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References:    CLtL, pages 331, 386

Category:      CLARIFICATION

Edit history:  Version 1, 25-Mar-88 JonL
	       Version 2, 29-Mar-88 JonL (fix typos; comments by Daniels)
	       Version 3, 23-May-88 JonL (fix nits raised by Masinter)
	       Version 4, 23-May-88 JonL (change issue name -- only 1 proposal)

Problem description:

CLtL p386 says that FORMATting to a fill-pointer'd string should add
characters "as if by use of VECTOR-PUSH-EXTEND"; but CLtL p331 says that
WITH-OUTPUT-TO-STRING will work "as if using VECTOR-PUSH-EXTEND if the
string is adjustable, and otherwise as if using VECTOR-PUSH".  It's very
unlikely that the original authors of these parts intended differing
semantics for these two cases.  Furthermore, the semantics for
WITH-OUTPUT-TO-STRING permit the inconspicuous loss of characters
written to the string, since VECTOR-PUSH will just "drop on the floor"
any characters that would go beyond the end.


Change the documentation of WITH-OUTPUT-TO-STRING to be like that under 
FORMAT.  That is, replace the first sentence of the next-to-last paragraph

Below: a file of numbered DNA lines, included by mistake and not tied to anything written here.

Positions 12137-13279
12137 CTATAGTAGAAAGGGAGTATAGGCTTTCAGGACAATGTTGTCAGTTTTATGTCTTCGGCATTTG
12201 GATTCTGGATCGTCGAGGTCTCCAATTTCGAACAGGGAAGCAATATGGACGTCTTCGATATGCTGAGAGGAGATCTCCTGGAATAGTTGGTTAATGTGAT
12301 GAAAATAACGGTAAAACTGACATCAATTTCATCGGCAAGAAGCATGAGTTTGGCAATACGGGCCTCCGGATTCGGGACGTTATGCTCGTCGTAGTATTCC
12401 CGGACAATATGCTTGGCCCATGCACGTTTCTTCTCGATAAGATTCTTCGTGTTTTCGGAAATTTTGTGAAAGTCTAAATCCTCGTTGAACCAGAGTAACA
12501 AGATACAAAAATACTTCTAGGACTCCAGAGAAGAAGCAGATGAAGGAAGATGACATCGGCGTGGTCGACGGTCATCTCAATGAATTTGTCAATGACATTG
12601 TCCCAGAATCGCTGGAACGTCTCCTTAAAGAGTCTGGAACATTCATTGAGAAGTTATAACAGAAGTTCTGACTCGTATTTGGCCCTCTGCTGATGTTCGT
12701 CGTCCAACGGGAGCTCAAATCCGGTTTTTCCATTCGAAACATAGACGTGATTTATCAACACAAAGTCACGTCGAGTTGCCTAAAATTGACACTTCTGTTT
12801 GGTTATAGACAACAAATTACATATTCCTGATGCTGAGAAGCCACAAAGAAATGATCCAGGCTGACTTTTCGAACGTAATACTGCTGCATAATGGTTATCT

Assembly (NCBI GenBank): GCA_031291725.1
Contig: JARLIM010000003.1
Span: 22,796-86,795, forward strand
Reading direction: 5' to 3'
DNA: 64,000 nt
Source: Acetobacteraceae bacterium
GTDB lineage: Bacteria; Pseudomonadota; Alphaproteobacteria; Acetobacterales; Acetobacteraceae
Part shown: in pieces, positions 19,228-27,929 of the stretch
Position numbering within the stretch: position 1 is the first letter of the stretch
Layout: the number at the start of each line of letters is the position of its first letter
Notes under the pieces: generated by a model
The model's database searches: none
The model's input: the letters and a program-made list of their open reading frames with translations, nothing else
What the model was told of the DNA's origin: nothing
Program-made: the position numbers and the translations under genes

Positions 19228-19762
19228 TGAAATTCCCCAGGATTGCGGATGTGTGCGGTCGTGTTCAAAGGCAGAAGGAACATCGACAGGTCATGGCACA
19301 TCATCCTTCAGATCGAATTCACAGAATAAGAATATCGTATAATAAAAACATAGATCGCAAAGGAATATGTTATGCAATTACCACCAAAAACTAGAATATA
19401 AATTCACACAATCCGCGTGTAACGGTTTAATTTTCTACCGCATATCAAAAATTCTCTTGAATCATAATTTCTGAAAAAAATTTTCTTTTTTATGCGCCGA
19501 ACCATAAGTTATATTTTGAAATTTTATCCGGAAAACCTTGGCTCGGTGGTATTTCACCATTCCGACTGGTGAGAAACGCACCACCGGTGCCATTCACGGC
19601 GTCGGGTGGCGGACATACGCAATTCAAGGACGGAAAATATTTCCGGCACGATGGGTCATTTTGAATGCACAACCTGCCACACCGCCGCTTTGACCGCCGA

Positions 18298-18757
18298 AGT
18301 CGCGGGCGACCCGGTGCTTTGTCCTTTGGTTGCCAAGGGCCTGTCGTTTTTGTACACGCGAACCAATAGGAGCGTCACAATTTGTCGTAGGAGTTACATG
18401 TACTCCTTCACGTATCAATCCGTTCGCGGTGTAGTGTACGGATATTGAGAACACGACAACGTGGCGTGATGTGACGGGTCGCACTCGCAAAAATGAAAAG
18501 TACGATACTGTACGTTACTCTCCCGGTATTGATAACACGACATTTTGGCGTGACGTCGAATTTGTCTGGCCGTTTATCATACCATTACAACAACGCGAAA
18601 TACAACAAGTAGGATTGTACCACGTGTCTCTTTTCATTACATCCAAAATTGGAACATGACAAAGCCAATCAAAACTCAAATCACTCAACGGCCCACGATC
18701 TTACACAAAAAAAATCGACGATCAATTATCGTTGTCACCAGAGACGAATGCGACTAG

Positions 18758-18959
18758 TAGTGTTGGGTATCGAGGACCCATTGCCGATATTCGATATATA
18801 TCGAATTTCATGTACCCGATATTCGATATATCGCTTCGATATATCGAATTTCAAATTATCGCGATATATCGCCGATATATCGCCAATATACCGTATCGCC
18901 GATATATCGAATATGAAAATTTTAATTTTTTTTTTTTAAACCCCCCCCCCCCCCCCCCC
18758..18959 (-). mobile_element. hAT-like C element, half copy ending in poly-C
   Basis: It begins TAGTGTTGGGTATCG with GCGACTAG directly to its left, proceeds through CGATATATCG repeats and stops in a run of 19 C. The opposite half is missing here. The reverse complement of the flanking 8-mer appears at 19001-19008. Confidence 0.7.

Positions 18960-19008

on CLtL p331 by:
  "If *string* is specified, it must be a string with a fill pointer; 
   the output is incrementally appended to the string (as if by use of

Test Case: 
    (let ((str (make-array 4 :element-type 'string-char :fill-pointer 0)))
      (with-output-to-string (s str) (princ "You Luz, Bunkie!" s))
CLtL behaviour will return "You "; proposed behaviour will signal an error.


It's unlikely that the mention of VECTOR-PUSH in CLtL p331 was intended
to suggest that characters could be quietly "dropped on the floor".  In
any case, there is no practical or theoretical reason to make FORMAT and
WITH-OUTPUT-TO-STRING act differently on non-adjustable strings.

Current Practice:

VaxLisp 2.2 and Lucid 3.0 implement the proposal; Lucid 2.1 and earlier
versions implement CLtL.  For WITH-OUTPUT-TO-STRING, Xerox Common Lisp 
implements CLtL.  The question is entirely moot for Symbolics since 
it is impossible to create a non-adjustable string, even upon demand.

Cost to Implementors:

Very small.

Cost to Users:

Virtually none.


Less special-casing in the semantics of "printing" to strings.
More conformity with naive expectations about printing to strings.



Implementations may want to actually call VECTOR-PUSH, rather than
VECTOR-PUSH-EXTEND, on non-adjustable string in order to test the
result -- nil means an overflow of the total length of the string; 
thus they may signal an error more directly related to the problem,
rather than permitting VECTOR-PUSH-EXTEND to complain about a non-
adjustable array.  But either way, the semantics is still that of
VECTOR-PUSH-EXTEND: when you get to the end of the string, adjustable 
strings are extended, and non-adjustable strings cause error signals.

The proposal is supported by by Andy Daniels of Xerox; and by JonL and 
other senior staff at Lucid.